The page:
What do you do when you visit a marine research center? You take a walk in the park of course (in the forest actually)!
Last weekend, the Biol 326 class ventured out to Vancouver Island to visit Bamfield. A little town on the far West side of the island, Bamfield has little more than a hundred permanent residents, and is set between the glorious Pacific Ocean and stretches of temperate rainforests (which can receive upwards of 300 cm of rain per year ). Right at the water’s edge at Barkely Sound is the Bamfield Marine Sciences Centre, the main employer for the townsfolk, as well as a great place to learn about the wonders of aquatic biology and ecology. Here, we were able to dredge for marine life at the bottom of the sea, watch seals and sea lions relax on their perches, and investigate the organisms of tidal ecosystems.
Aside from focusing solely on the aquatic aspects of what Bamfield had to offer, we also took some time to appreciate the amazing forests that surround Bamfield. Located at the northern tip of the West Coast Trail of the Pacific Rim National Park Reserve, Bamfield is surrounded by what is known as old-growth forests. Also known as primary forests, these forests are extremely old, and have been developing over hundreds of years. These forests are extremely bio-diverse, and have tons of different species of organisms of all kinds. For example, the massive tree pictured below will take hundreds of years to decay naturally, and during that process, it will be both a home and food source for lots of other organisms, like fungi, moss, and insects!
Hiking a short way into the trail, we were able to come across many species of trees, including Douglas fir, Sitka spruce, hemlocks, and massive redwood cedars. Though not in our direct vicinity, Canada’s largest tree, the Cheewhat Giant, can also be found in the Pacific Rim National Park Reserve. It towers at 56 meters tall, and is massive enough to be worth 450 telephone poles of wood!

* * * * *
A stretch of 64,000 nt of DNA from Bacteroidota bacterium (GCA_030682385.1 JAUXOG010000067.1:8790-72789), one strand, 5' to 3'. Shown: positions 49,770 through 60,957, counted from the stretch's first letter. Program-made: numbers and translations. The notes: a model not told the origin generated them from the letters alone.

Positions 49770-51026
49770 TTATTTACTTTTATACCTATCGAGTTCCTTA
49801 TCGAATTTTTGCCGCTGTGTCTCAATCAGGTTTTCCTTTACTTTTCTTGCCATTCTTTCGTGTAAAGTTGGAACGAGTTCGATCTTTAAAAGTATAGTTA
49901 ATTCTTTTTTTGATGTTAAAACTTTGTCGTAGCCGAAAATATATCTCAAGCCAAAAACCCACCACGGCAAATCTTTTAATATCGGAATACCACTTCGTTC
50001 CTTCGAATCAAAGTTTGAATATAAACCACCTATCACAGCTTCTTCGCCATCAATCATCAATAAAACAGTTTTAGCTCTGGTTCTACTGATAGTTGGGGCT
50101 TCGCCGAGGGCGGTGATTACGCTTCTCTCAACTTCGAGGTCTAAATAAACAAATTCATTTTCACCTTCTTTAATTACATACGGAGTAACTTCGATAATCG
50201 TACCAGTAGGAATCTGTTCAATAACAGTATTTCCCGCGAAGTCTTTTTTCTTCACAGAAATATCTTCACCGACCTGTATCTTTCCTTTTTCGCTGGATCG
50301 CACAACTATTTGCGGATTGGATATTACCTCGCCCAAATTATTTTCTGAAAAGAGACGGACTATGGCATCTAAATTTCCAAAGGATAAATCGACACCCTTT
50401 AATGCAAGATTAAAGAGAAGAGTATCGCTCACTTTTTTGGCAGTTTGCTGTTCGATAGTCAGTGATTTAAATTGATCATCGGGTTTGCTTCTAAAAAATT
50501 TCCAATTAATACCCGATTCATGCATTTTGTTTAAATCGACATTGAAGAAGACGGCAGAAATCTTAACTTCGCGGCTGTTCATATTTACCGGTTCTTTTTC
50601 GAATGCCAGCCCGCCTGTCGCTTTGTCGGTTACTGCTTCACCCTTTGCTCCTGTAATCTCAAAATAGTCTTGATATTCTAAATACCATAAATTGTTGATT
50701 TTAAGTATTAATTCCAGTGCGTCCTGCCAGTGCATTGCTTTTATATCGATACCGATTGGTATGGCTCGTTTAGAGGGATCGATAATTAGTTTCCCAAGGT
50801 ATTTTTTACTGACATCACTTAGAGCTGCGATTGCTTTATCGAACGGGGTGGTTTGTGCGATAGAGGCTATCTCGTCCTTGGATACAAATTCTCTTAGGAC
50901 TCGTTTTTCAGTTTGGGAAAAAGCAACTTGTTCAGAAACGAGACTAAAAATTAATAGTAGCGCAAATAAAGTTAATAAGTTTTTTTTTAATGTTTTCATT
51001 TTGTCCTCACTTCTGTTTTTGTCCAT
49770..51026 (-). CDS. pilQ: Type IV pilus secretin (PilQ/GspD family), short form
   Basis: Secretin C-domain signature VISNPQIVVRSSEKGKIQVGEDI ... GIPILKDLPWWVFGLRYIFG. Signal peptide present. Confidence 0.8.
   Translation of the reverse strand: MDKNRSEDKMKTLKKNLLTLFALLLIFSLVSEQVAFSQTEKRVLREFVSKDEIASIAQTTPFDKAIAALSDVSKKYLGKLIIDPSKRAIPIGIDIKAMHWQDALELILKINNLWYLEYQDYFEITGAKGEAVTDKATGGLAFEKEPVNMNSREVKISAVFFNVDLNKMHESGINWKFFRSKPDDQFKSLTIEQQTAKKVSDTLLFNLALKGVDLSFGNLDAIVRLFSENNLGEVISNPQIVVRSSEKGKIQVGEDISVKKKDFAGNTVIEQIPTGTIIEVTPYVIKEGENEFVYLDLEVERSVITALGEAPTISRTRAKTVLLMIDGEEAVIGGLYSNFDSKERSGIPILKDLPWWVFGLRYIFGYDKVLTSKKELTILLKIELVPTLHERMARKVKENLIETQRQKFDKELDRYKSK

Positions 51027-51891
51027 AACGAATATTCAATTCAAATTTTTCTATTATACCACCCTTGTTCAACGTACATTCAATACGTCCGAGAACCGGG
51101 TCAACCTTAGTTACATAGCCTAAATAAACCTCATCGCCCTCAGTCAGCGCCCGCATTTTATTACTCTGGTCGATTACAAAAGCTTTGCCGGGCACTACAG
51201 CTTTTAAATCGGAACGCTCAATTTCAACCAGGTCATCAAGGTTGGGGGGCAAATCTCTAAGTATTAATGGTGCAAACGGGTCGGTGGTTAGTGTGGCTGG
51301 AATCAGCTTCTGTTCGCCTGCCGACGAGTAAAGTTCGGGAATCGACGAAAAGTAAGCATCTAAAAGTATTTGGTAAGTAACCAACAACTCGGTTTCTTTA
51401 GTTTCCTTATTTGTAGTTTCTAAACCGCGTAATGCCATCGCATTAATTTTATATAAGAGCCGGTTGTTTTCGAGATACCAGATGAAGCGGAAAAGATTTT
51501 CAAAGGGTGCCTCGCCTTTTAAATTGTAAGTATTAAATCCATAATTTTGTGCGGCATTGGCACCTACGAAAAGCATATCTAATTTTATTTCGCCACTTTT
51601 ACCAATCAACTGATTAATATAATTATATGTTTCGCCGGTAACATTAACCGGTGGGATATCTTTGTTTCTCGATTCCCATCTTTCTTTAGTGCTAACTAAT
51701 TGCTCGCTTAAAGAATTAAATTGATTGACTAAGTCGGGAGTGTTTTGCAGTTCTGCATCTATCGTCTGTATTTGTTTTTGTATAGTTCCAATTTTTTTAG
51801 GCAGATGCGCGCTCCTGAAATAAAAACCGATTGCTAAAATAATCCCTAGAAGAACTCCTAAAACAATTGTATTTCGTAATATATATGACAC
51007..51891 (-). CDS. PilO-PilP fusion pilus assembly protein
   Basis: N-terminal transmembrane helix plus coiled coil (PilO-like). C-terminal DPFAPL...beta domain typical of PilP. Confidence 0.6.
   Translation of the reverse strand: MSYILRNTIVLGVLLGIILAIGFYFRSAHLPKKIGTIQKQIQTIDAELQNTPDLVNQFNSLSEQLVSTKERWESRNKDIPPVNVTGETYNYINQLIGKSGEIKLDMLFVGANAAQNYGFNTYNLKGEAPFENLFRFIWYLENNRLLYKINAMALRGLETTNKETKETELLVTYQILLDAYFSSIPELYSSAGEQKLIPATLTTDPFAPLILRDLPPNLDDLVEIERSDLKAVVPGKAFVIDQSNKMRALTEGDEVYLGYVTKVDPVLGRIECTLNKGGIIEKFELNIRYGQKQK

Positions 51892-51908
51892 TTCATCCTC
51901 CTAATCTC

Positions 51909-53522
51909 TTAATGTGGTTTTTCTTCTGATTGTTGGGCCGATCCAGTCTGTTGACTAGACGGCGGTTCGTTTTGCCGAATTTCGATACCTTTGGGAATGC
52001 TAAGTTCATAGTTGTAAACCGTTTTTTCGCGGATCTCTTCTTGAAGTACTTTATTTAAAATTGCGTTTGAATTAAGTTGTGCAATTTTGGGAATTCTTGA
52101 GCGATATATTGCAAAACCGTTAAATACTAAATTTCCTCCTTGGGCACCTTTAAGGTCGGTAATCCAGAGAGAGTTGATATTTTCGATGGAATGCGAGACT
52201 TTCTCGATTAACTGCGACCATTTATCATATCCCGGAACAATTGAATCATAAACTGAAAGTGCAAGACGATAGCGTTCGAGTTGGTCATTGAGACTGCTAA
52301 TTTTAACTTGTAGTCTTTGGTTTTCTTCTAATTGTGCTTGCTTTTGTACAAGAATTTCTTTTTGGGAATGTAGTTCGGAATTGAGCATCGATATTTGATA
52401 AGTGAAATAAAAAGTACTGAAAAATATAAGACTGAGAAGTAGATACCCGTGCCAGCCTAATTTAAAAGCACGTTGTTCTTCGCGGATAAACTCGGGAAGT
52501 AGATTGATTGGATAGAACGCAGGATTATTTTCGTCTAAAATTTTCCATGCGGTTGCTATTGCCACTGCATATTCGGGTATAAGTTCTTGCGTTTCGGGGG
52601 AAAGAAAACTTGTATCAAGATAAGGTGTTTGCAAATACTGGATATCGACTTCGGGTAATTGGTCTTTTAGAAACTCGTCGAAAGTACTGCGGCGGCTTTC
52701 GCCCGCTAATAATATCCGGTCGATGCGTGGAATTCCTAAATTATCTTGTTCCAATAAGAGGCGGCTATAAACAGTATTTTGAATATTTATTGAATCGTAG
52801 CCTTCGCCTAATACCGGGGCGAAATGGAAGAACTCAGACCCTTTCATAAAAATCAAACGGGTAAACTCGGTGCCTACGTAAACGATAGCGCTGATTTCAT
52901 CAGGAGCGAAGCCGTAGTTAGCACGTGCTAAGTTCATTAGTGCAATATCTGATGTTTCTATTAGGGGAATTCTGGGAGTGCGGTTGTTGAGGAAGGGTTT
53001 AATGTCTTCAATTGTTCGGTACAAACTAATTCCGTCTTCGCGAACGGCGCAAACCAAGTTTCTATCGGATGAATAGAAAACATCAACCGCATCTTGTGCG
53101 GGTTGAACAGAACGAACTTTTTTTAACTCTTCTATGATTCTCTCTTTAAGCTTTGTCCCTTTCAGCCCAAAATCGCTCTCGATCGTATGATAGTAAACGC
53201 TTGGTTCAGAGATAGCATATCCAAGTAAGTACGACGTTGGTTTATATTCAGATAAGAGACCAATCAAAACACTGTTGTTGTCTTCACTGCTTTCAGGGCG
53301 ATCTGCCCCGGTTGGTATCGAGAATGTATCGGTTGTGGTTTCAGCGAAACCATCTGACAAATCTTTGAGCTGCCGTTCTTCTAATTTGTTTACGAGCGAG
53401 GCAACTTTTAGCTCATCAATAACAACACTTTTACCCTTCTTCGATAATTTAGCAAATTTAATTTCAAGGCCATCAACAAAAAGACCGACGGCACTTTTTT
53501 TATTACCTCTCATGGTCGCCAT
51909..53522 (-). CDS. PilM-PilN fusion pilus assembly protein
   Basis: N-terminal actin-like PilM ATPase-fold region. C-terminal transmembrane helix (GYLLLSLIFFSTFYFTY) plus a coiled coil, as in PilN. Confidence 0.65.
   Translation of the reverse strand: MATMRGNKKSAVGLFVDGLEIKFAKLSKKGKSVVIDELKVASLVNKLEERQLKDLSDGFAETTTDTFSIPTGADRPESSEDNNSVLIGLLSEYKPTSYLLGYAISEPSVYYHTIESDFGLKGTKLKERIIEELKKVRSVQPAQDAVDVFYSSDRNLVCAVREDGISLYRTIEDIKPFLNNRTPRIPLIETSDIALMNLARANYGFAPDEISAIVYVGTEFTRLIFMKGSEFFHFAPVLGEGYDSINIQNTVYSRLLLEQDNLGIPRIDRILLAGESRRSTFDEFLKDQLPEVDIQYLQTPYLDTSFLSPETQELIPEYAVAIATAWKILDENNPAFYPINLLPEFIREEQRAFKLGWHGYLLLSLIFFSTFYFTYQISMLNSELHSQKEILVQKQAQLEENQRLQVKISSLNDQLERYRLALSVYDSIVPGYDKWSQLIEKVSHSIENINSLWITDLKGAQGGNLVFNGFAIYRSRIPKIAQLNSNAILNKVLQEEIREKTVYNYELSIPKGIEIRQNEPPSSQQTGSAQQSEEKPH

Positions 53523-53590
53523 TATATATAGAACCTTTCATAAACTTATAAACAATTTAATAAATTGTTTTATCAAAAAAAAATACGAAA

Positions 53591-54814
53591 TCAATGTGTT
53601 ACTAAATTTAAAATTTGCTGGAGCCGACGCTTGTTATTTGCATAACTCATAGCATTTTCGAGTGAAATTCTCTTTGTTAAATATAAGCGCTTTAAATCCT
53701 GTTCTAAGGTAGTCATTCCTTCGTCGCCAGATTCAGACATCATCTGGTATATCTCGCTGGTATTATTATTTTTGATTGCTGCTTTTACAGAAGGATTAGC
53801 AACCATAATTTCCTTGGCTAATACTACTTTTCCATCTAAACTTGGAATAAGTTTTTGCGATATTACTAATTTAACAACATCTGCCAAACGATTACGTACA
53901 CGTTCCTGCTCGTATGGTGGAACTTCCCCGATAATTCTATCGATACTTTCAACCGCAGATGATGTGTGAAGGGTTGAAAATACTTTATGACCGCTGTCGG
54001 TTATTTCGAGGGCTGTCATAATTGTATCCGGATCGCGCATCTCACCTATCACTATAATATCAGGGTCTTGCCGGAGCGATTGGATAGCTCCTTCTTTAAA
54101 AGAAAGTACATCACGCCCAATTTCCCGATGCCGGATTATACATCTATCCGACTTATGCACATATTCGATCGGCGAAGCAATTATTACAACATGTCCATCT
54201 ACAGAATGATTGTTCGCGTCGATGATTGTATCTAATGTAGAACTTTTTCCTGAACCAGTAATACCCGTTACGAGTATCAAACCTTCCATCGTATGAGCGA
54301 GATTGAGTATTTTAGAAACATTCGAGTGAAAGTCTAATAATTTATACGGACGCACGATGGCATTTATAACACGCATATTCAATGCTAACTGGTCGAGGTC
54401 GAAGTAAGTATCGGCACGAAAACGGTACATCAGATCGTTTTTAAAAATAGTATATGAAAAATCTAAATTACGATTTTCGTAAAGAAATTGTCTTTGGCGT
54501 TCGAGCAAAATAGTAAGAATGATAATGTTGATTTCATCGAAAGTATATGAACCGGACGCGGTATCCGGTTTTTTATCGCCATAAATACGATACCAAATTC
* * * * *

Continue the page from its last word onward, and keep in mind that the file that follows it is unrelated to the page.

Unfortunately, many of the old growth forests of Canada are at risk of logging. The old trees in these forests are especially desirable due to their large size. While some areas are protected in Old-Growth Management Areas, up to 75% of Vancouver Island’s original old-growth forests have already been logged. Old-growth forests are crucial for sustaining massive amounts of biodiversity, as well as maintaining water purity and soil quality. Without these rainforests, the landscape of the West Coast would be very different, and culturally and economically important animals like salmon will be greatly impacted.
To learn more about the old-growth forests of BC, be sure to visit the Ancient Forest Alliance website, and don’t forget to check out the BMSC website for details about amazing study and work opportunities!